Breakthrough can make devices run for weeks on a single charge

A frustration for gadget users is battery life but scientists at a US university have developed materials that are able to store power that lasts for weeks.

Scientists at Vanderbilt University in Nashville, Tennessee made the breakthrough with materials that can behave like a battery to store and discharge energy.

Imagine a laptop whose casing could also serve as the battery or the electric car powered by the energy that’s been stored in its chassis.

Last year the university’s engineers also developed a super capacitor made of silicon and small enough to fit onto a chip that can be used with mobile devices.

This would be a game changer for the smartphone and tablet market with battery life able to be sustained for days and possibly even weeks at a time.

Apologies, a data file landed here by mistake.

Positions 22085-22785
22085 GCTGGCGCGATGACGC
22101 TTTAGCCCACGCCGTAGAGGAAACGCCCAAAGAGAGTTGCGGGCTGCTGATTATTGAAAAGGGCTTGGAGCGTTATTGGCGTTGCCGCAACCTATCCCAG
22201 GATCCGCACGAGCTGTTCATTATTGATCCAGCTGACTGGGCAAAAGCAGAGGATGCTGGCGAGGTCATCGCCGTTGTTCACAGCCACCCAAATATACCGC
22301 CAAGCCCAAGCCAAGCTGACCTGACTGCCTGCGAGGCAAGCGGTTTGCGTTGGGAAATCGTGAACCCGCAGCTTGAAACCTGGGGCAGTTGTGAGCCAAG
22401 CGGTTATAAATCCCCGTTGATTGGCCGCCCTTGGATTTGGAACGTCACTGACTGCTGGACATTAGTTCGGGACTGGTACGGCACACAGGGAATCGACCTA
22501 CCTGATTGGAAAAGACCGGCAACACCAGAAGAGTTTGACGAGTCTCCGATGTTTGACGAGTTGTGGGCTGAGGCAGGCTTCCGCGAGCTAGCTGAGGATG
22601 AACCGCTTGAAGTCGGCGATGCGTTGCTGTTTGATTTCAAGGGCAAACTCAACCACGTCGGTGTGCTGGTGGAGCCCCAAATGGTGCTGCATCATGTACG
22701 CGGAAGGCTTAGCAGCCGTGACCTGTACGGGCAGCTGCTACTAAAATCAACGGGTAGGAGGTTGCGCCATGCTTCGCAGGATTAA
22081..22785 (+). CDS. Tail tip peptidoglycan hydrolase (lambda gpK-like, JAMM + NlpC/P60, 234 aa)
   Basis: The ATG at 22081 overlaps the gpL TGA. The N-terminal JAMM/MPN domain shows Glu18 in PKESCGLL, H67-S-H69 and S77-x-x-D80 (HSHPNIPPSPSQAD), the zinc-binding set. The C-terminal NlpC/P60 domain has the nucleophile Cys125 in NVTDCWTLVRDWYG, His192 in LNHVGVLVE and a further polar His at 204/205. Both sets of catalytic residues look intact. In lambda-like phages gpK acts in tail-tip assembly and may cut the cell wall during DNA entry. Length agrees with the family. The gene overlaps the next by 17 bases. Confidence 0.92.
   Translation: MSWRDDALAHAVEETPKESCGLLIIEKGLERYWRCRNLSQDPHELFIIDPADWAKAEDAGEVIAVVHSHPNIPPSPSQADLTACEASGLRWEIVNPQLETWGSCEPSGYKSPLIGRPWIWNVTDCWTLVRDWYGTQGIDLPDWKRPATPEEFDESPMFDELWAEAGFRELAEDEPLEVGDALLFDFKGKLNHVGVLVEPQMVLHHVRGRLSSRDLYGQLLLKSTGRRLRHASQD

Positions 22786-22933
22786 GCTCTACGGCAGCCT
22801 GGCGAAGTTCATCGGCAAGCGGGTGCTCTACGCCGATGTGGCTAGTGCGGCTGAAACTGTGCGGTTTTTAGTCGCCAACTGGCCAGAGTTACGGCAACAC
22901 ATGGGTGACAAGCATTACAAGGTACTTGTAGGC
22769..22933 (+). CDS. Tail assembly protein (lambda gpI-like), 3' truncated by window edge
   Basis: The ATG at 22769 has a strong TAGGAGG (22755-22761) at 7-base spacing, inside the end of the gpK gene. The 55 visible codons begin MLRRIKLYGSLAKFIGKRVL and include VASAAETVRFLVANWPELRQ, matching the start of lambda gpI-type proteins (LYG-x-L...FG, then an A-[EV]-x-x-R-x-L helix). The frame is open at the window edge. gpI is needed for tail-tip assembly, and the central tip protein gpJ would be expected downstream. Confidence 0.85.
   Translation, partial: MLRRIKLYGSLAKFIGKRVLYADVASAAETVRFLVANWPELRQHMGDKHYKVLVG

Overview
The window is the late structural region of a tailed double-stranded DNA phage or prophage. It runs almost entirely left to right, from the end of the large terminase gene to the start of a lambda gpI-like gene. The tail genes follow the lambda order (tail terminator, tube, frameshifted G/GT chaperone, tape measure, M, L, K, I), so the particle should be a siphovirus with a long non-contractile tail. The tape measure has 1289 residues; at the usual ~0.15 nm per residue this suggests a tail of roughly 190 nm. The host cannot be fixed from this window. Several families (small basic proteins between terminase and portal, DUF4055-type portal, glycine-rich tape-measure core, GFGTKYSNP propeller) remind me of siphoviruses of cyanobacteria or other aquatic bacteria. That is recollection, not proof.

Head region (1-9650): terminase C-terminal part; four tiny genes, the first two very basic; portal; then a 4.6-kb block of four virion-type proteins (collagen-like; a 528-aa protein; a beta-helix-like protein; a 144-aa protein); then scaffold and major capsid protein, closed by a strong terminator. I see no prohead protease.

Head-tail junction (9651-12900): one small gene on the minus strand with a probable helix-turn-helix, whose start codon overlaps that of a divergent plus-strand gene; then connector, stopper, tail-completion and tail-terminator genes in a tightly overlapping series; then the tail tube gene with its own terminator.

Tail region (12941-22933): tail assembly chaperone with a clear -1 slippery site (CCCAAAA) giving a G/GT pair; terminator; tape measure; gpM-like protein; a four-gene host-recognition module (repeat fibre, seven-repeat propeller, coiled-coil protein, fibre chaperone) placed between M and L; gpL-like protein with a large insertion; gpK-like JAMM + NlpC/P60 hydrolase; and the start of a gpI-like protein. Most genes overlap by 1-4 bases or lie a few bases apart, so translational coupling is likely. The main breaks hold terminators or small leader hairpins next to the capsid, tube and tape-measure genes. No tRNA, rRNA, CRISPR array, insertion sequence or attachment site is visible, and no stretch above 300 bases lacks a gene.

The silicon super capacitor stores energy by gathering ions with the material’s porous surface.

The team at Vanderbilt University coated the silicon with a layer of graphene to make the silicon surface more stable and a far better medium to store energy.

This means the material can assemble electrically charged ions on the surface instead of storing it in chemical reactions the way a battery does.

And not only can the technology make your charge last longer, it can also be charged to full capacity in minutes.

This could change the way devices are manufactured with the very material they are constructed from being able to supply the power to run them.

“As far as we can tell it is possible to create materials that can store and discharge significant amounts of electricity while they are subject to realistic static loads and dynamic forces, such as vibrations or impacts,” said Vanderbilt University professor Carey Pint.

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